JV: Yeah, I joined in 2016. I'm the youngest member/newest member of the band and that’s like five years ago now, so it’s been a while. I started out just playing saxophone and as I got older, my interest is just kind of expanded musically so I got into synthesis and keyboard and more singing just trying to find ways to make music. Over the COVID-19 pandemic, I expanded my live performance to include keyboards. So that's now where I am now, saxophone, keyboard, and more vocals. I’m working on the vocals; I need some more time. Haha. But that’s how I fit in. We’re all multi-instrumentalists, I would say, in different fields. That’s kind of the role that I fill. In the studio it could be any role. But that’s what it is at the live show.
GW: And how did you connect with the rest of Kendall Street? How did you find them? Or did they find you?
JV: I grew up in the northern Virginia area and I was going to University of Virginia College. I had been digging around in northern Virginia. I had a couple of bands and projects up there but stopped because I moved away. I posted on Craigslist in Charlottesville and said that I was a sax player looking to jam with a few people. It was a pretty sparse post; it wasn’t too much. Our front man, Louis’s mom found the post! Coincidentally, they were losing their saxophone player because he was moving away from Charlottesville. Louis emailed me, and he seemed nice enough, and he didn't include any viruses it or malware in his email so I knew he could be trusted! So, they invited me to come down for a jam or a rehearsal or whatever. I don't really remember what happened, but we jammed. I know that! And then I drove back to northern VA which is like two hours away. Then I got the lucky text, that said, “you can come back!” Then I played my first real gig with them two or three weeks later and here I am in the band van going to Nashville!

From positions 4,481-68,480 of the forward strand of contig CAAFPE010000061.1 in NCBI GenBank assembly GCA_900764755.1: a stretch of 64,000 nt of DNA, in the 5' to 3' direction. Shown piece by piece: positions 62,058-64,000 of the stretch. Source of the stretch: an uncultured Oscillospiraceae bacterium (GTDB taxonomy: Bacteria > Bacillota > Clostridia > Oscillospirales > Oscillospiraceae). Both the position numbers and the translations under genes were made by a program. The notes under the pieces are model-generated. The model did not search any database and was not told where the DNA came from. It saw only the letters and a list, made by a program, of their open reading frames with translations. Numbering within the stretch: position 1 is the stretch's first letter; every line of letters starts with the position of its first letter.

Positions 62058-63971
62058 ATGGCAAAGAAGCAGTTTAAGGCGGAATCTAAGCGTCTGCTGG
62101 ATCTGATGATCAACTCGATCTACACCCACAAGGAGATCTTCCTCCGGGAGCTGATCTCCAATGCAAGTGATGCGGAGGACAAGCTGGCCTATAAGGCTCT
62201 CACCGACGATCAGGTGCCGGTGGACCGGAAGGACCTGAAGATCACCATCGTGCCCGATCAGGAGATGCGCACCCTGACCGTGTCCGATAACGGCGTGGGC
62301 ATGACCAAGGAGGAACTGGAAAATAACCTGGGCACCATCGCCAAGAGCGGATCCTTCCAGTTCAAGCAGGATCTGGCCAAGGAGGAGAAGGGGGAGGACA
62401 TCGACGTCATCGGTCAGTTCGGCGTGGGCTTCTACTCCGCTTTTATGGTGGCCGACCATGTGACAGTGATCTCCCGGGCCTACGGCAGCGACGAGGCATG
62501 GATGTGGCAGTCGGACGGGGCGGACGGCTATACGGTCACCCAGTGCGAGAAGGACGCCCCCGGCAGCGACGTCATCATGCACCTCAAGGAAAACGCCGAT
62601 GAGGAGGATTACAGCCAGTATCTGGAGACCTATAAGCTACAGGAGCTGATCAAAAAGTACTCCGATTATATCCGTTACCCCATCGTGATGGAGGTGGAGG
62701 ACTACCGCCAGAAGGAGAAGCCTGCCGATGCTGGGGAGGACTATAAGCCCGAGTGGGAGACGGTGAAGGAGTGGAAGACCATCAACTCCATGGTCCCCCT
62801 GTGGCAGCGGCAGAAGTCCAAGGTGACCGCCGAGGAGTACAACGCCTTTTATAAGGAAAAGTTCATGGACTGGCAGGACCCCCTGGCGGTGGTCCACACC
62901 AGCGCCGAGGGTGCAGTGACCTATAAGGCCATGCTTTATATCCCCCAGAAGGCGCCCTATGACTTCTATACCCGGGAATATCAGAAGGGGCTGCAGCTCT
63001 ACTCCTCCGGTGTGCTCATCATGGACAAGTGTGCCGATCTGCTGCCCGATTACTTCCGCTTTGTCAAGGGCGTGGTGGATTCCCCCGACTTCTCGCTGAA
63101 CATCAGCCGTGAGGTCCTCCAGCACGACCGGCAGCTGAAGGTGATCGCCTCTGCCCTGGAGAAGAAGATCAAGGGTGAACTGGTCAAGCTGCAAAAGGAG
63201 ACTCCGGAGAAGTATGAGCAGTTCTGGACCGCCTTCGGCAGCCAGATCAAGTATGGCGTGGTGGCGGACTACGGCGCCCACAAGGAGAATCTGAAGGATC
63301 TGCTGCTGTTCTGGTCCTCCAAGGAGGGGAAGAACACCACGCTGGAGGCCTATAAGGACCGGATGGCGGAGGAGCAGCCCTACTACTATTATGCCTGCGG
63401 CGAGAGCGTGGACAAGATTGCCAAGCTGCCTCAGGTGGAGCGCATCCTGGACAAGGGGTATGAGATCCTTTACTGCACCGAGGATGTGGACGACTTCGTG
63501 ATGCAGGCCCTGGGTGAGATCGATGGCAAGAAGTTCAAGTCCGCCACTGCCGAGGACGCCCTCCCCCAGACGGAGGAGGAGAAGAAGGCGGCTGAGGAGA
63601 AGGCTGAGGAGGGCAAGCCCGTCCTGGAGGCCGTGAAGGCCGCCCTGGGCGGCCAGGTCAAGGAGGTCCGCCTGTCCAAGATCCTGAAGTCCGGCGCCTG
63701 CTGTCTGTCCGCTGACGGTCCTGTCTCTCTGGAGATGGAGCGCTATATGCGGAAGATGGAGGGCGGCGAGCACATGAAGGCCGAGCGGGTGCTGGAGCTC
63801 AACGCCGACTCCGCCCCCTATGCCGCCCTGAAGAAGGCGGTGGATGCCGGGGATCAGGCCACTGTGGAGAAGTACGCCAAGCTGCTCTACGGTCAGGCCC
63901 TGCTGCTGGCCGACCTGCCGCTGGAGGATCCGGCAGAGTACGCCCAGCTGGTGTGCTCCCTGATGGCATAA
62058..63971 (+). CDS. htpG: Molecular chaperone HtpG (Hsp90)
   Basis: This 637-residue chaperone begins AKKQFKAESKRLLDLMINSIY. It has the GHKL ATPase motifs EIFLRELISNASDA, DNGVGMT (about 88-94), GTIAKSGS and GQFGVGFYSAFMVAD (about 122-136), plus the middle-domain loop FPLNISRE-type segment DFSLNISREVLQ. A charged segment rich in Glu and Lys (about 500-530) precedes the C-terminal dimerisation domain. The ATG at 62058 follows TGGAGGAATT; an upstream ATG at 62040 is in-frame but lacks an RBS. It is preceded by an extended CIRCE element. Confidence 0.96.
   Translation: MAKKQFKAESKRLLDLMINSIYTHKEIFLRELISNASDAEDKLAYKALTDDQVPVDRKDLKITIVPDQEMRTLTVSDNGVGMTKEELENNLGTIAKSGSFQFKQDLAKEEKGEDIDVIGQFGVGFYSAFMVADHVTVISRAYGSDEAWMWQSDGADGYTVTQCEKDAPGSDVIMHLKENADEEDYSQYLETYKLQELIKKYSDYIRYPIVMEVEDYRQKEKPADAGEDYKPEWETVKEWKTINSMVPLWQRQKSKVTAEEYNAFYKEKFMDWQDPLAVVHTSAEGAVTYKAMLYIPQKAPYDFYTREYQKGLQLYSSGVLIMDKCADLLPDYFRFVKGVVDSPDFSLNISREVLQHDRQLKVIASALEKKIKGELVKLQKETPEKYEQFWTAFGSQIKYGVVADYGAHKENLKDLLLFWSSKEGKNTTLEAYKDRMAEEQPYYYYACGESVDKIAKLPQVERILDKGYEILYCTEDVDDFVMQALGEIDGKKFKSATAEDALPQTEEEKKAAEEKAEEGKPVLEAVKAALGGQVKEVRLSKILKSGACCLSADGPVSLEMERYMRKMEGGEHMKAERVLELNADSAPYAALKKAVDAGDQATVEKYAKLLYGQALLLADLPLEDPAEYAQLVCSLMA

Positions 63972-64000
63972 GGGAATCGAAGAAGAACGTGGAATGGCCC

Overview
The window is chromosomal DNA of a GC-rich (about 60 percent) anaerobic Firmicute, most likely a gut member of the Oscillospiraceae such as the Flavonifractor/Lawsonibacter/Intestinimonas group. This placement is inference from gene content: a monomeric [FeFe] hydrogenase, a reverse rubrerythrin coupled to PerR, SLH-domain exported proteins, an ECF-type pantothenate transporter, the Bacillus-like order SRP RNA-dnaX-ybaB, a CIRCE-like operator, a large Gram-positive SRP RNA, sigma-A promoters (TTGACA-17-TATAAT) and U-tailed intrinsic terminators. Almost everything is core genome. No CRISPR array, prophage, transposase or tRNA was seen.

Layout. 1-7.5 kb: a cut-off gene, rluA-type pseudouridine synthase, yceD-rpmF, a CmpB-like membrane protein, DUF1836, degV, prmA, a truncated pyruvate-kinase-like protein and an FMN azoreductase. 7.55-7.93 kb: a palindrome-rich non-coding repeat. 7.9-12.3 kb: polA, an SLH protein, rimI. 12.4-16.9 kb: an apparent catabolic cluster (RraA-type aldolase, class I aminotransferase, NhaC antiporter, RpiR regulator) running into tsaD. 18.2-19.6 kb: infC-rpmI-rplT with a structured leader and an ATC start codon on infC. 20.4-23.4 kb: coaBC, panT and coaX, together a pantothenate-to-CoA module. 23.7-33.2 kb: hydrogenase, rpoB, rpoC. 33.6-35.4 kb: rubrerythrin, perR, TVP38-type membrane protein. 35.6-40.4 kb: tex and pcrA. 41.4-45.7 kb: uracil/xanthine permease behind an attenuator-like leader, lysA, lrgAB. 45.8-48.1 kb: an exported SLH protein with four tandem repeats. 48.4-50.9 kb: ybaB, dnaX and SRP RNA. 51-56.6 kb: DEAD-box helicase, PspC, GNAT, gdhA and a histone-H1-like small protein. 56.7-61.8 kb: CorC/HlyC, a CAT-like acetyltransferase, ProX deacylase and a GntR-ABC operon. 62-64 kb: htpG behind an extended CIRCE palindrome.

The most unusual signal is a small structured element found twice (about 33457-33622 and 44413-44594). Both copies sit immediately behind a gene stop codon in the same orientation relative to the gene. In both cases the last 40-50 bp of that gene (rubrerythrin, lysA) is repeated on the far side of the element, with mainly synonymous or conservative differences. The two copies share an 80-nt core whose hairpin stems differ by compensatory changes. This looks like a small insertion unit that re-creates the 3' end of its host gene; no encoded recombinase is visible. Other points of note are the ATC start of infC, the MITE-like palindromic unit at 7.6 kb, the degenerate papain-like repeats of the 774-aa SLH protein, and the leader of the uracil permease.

GW: Wow, that's a wacky story! I'm curious to hear about your influences and what you know as a saxophone player, as well as the other band member's influences, and how that kind of melted together when you joined the band.
JV: You know, it definitely has changed a lot. It’s always evolving [as I’m] experiencing new things. I would say that compared to then [when I first joined the band], we were a little bit more songwriter or folky back then. And now we are… there’s not even a way to describe it. Just a lot of branching out in different directions all at once and at the same time. I guess if I'd put some genres out there…I had like never really written the song when I joined of the band and have written many now! I think that my genre tends to be like a little bit more funk and, dare I say, indie rock. Like BADBADNOTGOOD-style maybe. I think that has certainly changed. As more of us have begun to write songs, more of our influences are being seen in the live show and recordings. In 2016, we only really had two releases and one of them was very fresh and new. Now, we've got like eight or nine albums or something like that?
GW: Yeah, those albums kept me going through quarantine!
JV: Yeah, they were getting us through quarantine too! So, I think [the record releases] might be the most effective way for me to talk about it. That’s because, I feel as we write more, and record more, and get more comfortable doing that whole system within the creative process, I think that the records tend to reflect the main writer’s identity more than other band members. And you can kind of see that in our work …Well the newest pair of albums is an exception to that because that was totally free-improvised in the studio over the pandemic. There, as truly as possible, we were like, “Let’s go in there and split it evenly and make some music and try to see what happens out of just being together.” So that was like a rejection of, I suppose the idea that I mentioned before.